Looking back, what would this formula allowed a team to spend on their first choice of the draft? (The latest salary cap info I could find was for '05)
- 2005: Salary Cap 85.5 Million / 45 Players = 1.9 million + 500k = 2.4 Million per pick
- 2006: Salary Cap 102 Million / 45 Players = 2.26 million + 550k = 2.81 Million per pick
- 2007: Salary Cap 107 Million / 45 Players = 2.3 million + 600k = 2.9 Million per pick
- 2008: Salary Cap 116.7 Million / 45 Players = 2.59 million + 650k = 3.24 Million per pick
- 2009: Salary Cap 127 Million / 45 Players = 2.82 Million + 700k = 3.52 Million per pick
Where did this figures get us in the NFL draft these seasons?
- 2005 DeMarcus Ware 5 years, 12 million = 2.4 Million [11th Overall, 1st round]
- 2006 Broderick Bunkley 6 years, 17 million = 2.8 Million [14th Overall, 1st round]
- 2007 Jarvis Moss 5 years, 14.95 million = 2.99 Million [17th Overall, 1st round]
- 2008 Branden Albert 5 years, 15.8 million = 3.18 Million [15th Overall, 1st round]
- 2009 Brian Cushing 5 years, 18 million = 3.6 Million [15th Overall, 1st round]
So looking at the data, it shows that the highest we should be looking to draft is somewhere around the 15-17 range. The slight pay increase every season keeps us mostly in the same range year in and year out. These numbers are not hard caps, but should be followed as closely as possible.
So, now that we have an idea of what we would like to pay our rookies, what would this do for our teams salary cap? In theory, over time the team would lower its payroll across the board. After all, we aren't paying second, third, fourth, and so on, rounders the same amount we would be paying our first rounders. This would allow our team to have deep pockets in free agency filling the gaps that we missed in the draft, and most importantly keeping the players that turn in to quality players on the roster. We would become self sufficient in a perfect world. If a player decides that he could earn more money elsewhere, our drafting strategy would allow us to either draft replacements ahead of time, or go the free agency route to replace the player at a cheaper price. I know, this is what every team strives for but only a few have become successful at (New England, Indianapolis, Baltimore, Pittsburgh, and Philly). This thinking just takes these theories to the next step.
Now that we have a cap at where we should be picking, we need to find the lowest of the value. At what point in the draft does the talent really start to dry up?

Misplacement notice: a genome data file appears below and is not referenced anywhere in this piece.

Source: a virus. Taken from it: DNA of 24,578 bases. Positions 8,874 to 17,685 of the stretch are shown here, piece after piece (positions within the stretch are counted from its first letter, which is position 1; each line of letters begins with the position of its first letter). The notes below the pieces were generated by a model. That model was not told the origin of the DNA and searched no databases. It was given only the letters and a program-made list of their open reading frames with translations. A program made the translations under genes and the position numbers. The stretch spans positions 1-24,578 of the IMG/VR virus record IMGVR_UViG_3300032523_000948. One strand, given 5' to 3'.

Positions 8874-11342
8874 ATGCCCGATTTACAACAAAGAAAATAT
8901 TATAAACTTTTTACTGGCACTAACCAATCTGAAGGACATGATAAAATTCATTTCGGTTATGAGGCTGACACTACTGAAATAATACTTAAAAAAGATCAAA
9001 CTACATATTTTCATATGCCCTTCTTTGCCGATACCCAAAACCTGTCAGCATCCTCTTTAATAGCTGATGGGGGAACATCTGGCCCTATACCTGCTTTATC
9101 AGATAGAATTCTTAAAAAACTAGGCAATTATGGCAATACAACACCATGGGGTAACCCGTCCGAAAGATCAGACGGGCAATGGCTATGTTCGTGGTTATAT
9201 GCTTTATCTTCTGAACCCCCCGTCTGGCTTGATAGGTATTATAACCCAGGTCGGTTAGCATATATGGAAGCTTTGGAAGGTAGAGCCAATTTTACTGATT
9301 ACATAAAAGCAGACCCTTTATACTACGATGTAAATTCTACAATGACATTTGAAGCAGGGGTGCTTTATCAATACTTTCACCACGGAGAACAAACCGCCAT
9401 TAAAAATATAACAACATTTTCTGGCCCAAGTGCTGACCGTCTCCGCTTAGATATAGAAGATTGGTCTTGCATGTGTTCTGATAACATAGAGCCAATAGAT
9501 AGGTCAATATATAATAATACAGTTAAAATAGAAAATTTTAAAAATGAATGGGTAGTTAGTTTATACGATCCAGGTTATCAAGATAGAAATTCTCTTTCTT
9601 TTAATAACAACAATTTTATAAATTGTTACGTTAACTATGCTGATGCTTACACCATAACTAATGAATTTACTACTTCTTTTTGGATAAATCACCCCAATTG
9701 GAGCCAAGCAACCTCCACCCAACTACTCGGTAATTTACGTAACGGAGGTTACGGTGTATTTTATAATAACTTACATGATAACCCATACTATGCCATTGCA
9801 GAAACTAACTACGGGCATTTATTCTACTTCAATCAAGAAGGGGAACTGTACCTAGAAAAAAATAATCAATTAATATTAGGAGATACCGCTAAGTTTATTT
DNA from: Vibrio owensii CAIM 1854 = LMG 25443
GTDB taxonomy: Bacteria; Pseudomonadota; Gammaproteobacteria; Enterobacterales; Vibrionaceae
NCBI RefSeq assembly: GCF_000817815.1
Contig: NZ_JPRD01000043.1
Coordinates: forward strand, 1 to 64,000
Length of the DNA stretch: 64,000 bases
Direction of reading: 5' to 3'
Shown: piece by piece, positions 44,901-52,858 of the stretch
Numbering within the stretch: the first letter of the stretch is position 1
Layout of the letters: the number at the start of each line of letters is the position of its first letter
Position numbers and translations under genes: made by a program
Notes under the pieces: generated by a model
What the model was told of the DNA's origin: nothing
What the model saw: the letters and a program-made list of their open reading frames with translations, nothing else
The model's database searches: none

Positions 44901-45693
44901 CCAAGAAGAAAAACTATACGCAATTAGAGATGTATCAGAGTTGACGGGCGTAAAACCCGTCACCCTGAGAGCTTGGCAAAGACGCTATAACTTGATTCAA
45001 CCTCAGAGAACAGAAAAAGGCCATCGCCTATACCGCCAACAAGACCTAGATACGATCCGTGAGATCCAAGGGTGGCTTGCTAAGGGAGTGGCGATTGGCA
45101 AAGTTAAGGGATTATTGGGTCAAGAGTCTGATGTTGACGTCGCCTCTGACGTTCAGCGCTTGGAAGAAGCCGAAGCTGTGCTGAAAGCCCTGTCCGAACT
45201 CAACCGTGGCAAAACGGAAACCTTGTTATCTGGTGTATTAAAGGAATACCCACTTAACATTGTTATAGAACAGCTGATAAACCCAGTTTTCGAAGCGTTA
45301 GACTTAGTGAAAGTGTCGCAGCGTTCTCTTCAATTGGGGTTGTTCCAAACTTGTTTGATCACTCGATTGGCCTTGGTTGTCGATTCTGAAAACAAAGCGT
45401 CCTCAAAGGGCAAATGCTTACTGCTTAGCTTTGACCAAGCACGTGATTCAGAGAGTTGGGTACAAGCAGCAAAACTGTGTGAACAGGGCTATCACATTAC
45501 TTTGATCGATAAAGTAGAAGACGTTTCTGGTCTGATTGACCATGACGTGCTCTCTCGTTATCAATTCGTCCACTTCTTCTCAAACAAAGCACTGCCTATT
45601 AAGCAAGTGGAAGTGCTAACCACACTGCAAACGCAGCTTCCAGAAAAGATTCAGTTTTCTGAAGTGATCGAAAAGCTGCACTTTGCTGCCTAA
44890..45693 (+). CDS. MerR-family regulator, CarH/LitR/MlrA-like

TALENT DROP OFF
This was very hard for me to gauge. How do I qualify that a player is good? Is it a starter? I have my opinions on certain players that may not mesh with what you think. I needed to find something more concrete. I needed to find a formula of some sort that is fair to all the players. I decided on this.
- From the day that a player is drafted, he has four seasons to reach a Pro Bowl. After all we are trying to find out where the IMPACT players dry up in the NFL draft. Granted, the travishamockery that the Pro Bowl has turned into this season has somewhat hurt this years Pro Bowl, but this never affected my results.
- I chose 4 seasons for one reason. As we discovered earlier, 2nd round picks are not allowed to sign anything longer than a four year contract. An Impact player makes an impact during a rookie contract.
- Again, this is what I am looking for suggestions on. Does this sound like a decent enough way to establish a floor? Is there some other way you think would be better? I am all ears.
By no means am I saying that a player that doesn't make a Pro Bowl in his first four seasons is not a good player. Example, in the '05 draft, Barrett Rudd was taken with the 36th pick, hasn't reached a Pro Bowl and I consider him a damn fine player. The same could be said for our own D'Qwell Jackson. A damn fine player, but not the IMPACT player that I am looking for. That is why I drew the line. I needed something concrete to prove my point.
So where was the floor? I went back and looked at the '99 draft all the until the '08 draft. I left out the '09 draft because we really still have no idea about these players. Some may say that I should have kept out the '08 and '07 drafts as well. But looking back, I am confident in saying that Ray Rice and LaMarr Woodley are impact players at this level.
Every season looking back, I looked for the final player that matched my criteria above and was in a grouping of other strong players. I did this because I am looking for the talent drop off. After all in the '05 draft Trent Cole was the 146th player. He is a very good player, but he was sandwiched around crap in the draft (Jerome Collins, Dan Orlovsky, Alphonso Hodge, and Jonathon Welsh). I am not looking for how far diamonds fall in the draft, I am looking for what is the last point that the majority of players picked are quality NFL players.
So here in order are the players from '99 to '08.
- 1999: Pick 41: Dre Bly CB, Multiple Pro Bowls